Yeah, the thing we’re gonna do next which would get the most reaction is Palestine. Just for example, at one point in time we applied for a grant from a foundation in Pittsburgh and we brought some flyers to the presentation. The old man whose money it is opens up the flyers and reads three sentences….. And then, as a rich Jewish man, he was like “I will shut you down if I can”.
South Africa has real conflict around this, we have a strong Jewish community, but Mandela once said that no one is free until Palestine is free, and we may even have a boycott on Israeli products.
So much of the conflict in the world revolves around that issue and it’s like everybody knows the only possible end game. But I was recently reading there was all these interviews with all these formers Jewish heads of their security service.
The Gatekeepers, the film?
They were all saying now it’s gotten to the point where they said we know what the solution is and we should just do it, but the problem is now the other side. And when you get to that point there’s no solution anymore because people would rather than finding a resolution, it’s less painful to both sides, they just want to find a way to hurt the other side and to be honest it’s hard to blame some of them because it’s like if you’re living in Palestine and you see houses getting bulldozed you’re gonna be like, “fuck those guys”.
But have you read that Noam Chomsky stuff about the balance of retaliation. It’s amazing because Israel’s going ‘fuck, these guys are sending rockets. We’re gonna bomb them,’ but it’s totally disproportionate.
We have these Jewish friends in Pittsburgh, the wife was a victim of a bombing and she was severely injured, almost died. She’s ok now, but they both had huge issues with that psychologically, but he just wrote a book called ‘What do you buy for the sons of the men who tried to kill you’ and it’s about his story: it ended up being more complicated for him psychologically than for her. He found a way to get into the occupied territory and sit down with the bombers children, wife, family and have this kind of awkward conversation.
So how did it feel to be in South Africa presenting a talk about Conflict Kitchen to a largely white audience?
It felt strange. It was something I’d really thought about before coming here and I only agreed to be here after I researched a bit of Spier’s own practices. Spier’s practices surprised me: how good they were about certain things and how relatively socially conscious they were. And it’s not purely for moral objectives it’s, of course. Part of a it is a good PR campaign as well, to position themselves in the market.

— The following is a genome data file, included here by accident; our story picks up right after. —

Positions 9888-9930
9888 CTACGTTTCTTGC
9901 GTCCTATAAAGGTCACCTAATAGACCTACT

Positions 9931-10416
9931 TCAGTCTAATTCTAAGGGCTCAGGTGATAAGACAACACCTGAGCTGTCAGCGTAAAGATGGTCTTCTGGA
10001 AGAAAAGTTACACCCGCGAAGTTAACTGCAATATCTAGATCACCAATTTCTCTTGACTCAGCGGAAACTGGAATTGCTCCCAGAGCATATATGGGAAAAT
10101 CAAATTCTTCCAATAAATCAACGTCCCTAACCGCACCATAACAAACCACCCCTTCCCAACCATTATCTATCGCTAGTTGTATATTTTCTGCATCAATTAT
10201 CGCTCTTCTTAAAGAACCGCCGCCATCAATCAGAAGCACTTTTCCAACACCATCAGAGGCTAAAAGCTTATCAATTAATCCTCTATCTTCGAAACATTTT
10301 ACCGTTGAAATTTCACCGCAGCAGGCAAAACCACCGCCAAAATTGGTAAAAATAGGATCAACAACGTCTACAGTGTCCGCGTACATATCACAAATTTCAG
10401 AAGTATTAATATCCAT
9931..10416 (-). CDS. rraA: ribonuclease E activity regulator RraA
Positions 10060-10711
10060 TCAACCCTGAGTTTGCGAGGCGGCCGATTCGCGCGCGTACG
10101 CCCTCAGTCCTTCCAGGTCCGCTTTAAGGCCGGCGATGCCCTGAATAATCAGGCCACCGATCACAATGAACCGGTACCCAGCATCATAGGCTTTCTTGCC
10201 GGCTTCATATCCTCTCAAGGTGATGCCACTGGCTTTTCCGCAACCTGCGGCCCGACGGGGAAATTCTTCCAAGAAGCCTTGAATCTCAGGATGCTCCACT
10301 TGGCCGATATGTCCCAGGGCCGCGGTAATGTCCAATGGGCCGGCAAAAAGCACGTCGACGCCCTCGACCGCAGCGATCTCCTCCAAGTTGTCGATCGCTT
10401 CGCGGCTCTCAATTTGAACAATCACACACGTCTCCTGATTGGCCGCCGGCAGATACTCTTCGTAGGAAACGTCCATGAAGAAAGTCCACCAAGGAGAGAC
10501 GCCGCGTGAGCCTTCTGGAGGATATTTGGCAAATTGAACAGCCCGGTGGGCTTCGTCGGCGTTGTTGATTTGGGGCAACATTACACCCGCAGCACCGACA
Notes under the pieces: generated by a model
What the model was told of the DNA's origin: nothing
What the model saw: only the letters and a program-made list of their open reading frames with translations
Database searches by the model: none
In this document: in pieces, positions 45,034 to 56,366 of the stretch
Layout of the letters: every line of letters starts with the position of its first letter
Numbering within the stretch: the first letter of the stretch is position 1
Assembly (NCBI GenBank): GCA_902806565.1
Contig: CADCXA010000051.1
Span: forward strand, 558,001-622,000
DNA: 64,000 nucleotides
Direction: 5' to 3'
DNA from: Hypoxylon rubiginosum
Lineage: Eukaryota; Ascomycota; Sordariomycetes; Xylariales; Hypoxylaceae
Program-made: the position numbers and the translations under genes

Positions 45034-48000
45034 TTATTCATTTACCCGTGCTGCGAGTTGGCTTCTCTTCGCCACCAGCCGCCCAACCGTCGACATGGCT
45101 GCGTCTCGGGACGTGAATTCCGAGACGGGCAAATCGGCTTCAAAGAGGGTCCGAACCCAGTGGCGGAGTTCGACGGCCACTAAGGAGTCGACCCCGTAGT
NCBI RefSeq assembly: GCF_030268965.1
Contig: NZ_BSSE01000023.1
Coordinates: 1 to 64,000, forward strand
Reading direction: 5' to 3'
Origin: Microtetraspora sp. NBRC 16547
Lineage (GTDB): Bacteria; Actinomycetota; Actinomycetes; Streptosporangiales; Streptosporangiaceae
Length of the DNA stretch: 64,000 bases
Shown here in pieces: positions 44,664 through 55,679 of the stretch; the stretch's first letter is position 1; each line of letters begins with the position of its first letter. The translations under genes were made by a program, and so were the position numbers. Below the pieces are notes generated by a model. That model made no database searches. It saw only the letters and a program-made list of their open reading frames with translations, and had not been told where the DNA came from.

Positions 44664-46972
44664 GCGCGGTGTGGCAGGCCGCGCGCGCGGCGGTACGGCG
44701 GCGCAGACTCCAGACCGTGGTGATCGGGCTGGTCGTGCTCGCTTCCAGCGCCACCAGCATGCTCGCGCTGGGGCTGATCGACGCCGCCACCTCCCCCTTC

How comfortable does it feel for you being a white person travelling to conferences like this, shouldn’t there be someone one representing the country of conflict be here?
On a practical level it doesn’t work very well. We do occasionally try to set up things. But that goes back to the day-to-day aspect of it, which is I can’t fire my whole staff and myself every four months when we switch countries. It’s not an even possible practice. It’s not something we can do. We do try and hire as much as we can at least one or two people representing the cultures to be in the window to have the conversations, to engage and talk to the customers.
We had an amazing Iranian-American dude who was just this super nerdy guy who is ridiculously overeducated on some of these issues, and just loved to talk to people. He was great in the window but then when we switched to Cuban he was just like ‘I’m out. I have interest in talking about my culture, but I have no interest in talking about Cubans’.
A lot of our staff (which is rare for Americans) have been to Cuba. But the Cuban population in Pittsburgh is, like, 20 people, so it’s not very practical for us to hire Cubans. Korean, we would probably get some students from the university to, but the thing is most of the Koreans don’t have to work, and our staff are people that need to work and it’s a decent job. We pay more than most kitchen jobs and you have the possibility of health insurance and those kinds of things.
Your North Korea/South Korea dinner – you said at the talk you encouraged people to share across borders, but surely the real thing to do would be to tell them they’re not allowed to?
See that’s interesting. There’s no crossing between North and South Korea, but the North Koreans that get into South Korea quite often do use their food to engage with South Koreans. A lot of the women we spoke to were a women’s collaborative of North and South Korean women who opened a cafe and tried to engage with the South Korean populous that way. Actually there are some restaurants that are just renowned for their North Korean specialties in Seoul, we went to one and there’s this dish which is amazing: it’s very, very basic. It’s just an ice cold broth. It’s a very popular dish in Seoul in summer although historically it’s a winter dish. In Seoul people go specifically to these restaurants that only serve that dish, and they’re run by the North Korean defectors.
So I mean food is one of the only ways that the North Korean population in South Korea does actually interact with the South Korean population. That dynamic in South Korea just blew my mind. It’s like these people went through so much shit to get there. I mean, literally, think about it, traded as commodities for years and then they ended up there and then they get treated like shit again. It’s really sad actually.
* Photos © Conflict Kitchen/Retha Ferguson